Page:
Skateboard Foot Placement While Riding

It’s easy to stand still on a skateboard.

Things get a lot trickier once you actually start to move.

Every time you push on a skateboard, your back foot must leave the deck and return to it without throwing you off-balance.

That’s what makes the angle of your front foot so vitally important.

You need to position your front foot in such a way that you can easily touch the ground to push off with your back foot and return your back foot to the deck, all without losing your balance.

Here are some tips for standing on a skateboard while it’s in motion:

  • Keep your front foot at a slight angle pointing between the front and side of the board whenever you push off. This footing prevents your hip from having to pivot as much when you go to push off with your back foot.
  • Keep your weight centered on the board. Don’t lean too far forward or backward. Leaning forward or backward will tilt the deck and cause the board to turn and you to potentially lose your balance.
  • Stay on the front of your feet. But don’t lift your heels.

The entire sole of your shoe should touch the deck (except when you’re pushing off or performing a trick).

However, your weight should be shifted slightly toward the front of your foot.

Those two things sound counter, but they’re not.

When you first stand on a skateboard and sink down into position, you’ll know immediately what this means.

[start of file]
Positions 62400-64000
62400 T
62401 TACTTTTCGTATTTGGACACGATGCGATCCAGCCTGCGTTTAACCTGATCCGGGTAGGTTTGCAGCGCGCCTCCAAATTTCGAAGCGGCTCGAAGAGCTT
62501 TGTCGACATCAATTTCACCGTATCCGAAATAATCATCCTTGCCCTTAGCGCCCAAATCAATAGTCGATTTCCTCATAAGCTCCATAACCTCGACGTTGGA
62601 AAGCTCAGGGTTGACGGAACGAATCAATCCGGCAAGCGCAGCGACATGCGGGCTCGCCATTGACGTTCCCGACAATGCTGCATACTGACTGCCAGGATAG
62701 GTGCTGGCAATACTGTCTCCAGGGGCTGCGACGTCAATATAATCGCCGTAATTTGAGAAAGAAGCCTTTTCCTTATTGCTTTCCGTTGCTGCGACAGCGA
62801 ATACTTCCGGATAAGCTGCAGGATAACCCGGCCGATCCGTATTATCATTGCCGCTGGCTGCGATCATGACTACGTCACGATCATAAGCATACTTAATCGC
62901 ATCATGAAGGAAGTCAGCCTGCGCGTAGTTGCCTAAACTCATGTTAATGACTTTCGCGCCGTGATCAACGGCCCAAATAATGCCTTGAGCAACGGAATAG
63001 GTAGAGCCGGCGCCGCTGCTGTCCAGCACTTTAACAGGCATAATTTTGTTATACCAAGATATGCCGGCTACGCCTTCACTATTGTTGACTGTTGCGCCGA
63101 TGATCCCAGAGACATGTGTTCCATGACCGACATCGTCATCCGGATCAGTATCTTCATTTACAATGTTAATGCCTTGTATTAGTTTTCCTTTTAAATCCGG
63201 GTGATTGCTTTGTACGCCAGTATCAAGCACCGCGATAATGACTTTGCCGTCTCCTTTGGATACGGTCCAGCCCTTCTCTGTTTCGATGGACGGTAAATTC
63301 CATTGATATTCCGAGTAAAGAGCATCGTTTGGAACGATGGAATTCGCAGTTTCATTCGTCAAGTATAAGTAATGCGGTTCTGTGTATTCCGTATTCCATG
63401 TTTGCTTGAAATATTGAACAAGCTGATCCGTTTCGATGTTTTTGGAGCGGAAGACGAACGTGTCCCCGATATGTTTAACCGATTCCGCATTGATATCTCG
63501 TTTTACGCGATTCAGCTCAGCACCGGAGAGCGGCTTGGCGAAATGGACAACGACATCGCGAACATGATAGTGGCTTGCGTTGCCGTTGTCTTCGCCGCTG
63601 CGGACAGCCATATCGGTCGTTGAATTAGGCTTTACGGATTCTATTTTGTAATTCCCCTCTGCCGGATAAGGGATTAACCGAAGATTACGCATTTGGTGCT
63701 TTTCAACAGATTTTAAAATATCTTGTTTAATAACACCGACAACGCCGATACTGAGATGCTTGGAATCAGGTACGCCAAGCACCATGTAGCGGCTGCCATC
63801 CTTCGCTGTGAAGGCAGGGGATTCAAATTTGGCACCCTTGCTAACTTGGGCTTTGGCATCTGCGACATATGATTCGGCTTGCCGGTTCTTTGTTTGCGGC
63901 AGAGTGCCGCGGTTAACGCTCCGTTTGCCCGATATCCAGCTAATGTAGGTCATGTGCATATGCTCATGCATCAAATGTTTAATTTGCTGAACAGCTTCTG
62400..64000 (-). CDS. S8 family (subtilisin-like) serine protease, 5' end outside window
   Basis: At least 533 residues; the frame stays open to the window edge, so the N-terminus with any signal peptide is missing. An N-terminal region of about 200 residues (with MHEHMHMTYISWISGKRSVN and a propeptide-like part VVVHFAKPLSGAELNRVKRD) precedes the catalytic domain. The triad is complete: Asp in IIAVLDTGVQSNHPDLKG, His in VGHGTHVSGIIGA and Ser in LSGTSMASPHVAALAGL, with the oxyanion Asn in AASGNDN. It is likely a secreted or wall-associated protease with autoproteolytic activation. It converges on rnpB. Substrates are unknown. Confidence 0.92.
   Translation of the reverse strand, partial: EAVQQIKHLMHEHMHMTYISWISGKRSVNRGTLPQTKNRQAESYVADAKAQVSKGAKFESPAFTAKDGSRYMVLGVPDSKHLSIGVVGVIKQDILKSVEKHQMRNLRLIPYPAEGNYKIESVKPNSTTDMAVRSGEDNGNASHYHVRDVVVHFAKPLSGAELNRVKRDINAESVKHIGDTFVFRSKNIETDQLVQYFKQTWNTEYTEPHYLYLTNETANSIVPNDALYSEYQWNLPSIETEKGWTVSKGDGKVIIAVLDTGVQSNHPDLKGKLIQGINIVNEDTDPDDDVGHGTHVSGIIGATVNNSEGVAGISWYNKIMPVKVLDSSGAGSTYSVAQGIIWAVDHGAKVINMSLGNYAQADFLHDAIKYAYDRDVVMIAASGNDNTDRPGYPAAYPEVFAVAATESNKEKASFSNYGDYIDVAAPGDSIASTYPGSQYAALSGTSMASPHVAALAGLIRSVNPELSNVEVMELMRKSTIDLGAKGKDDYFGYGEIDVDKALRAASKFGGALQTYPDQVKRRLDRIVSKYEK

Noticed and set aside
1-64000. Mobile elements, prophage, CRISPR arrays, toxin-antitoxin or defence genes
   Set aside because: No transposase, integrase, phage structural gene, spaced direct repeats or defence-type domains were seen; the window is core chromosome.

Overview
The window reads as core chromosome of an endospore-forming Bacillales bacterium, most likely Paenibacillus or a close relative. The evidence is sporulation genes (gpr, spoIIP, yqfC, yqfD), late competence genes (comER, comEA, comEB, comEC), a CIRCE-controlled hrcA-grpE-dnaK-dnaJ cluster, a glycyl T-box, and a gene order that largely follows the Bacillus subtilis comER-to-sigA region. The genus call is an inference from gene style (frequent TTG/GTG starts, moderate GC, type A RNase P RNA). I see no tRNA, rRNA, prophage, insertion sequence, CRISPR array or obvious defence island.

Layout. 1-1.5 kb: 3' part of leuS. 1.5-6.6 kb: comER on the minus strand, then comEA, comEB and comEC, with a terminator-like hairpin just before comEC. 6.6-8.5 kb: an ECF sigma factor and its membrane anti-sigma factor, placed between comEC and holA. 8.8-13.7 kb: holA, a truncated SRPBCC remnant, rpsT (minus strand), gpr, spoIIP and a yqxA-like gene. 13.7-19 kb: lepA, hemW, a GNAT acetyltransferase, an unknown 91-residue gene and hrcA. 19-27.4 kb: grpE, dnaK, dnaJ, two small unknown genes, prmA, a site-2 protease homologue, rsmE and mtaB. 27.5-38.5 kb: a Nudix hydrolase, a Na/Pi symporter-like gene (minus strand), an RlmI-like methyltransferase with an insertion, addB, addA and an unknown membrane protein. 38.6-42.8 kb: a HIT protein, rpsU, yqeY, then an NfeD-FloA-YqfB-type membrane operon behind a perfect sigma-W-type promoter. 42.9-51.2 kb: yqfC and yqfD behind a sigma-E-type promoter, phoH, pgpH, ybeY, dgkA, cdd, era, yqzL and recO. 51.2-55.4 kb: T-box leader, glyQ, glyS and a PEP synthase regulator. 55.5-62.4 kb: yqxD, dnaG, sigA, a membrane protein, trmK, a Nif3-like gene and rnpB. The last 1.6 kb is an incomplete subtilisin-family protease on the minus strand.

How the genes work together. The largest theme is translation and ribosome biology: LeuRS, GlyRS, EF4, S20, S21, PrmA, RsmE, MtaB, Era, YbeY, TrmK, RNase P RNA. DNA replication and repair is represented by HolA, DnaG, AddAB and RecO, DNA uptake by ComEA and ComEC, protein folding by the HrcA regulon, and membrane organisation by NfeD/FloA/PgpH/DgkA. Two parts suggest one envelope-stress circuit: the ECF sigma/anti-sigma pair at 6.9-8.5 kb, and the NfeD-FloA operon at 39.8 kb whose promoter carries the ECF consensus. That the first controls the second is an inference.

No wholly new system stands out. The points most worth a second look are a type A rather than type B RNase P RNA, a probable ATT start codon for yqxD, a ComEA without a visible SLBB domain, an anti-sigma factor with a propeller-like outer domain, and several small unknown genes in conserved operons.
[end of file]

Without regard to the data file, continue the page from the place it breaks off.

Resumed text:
There is a position in which you feel more balanced and your body more ready to react.

That’s where you want to be.

  • Avoid the front and back of the deck.

If you put too much weight on the very front or very back of a skateboard deck, the skateboard will tip up on two wheels.

If you’re new to riding a skateboard, this will definitely throw you off-balance.

To avoid this, practice touching your back foot to the ground and bringing it back up to the deck without looking down at the board.

This will give you a feel for how to return to the board after pushing.

How to Stand on a Longboard

A good longboard stance is the same as a good skateboard stance, only you have a little more space to play around.

On top-mount longboards, like pintails and dancers, you should place your feet roughly centered on the deck for the best control, but it doesn’t hurt to place your feet right on top of the trucks just like on a standard skateboard.

On drop-through and drop-down longboards, you should also place your feet centrally on the board for the best control.

But, on these boards, it’s absolutely essential to keep your feet away from the trucks/wheels.

Due to the design of drop-throughs and drop-downs, placing your feet over the truck bolts can cause you to inadvertently hit a wheel with your foot.

This is why drop-throughs and drop-downs are designed the way they are, to clearly distinguish the platform from the tails.

When getting into position on a longboard, your feet should only ever be over the main platform, never over the tails.

Well… think you’ve got it down?

Then, you’re ready to learn to push. ➤ Go to How to Push on a Skateboard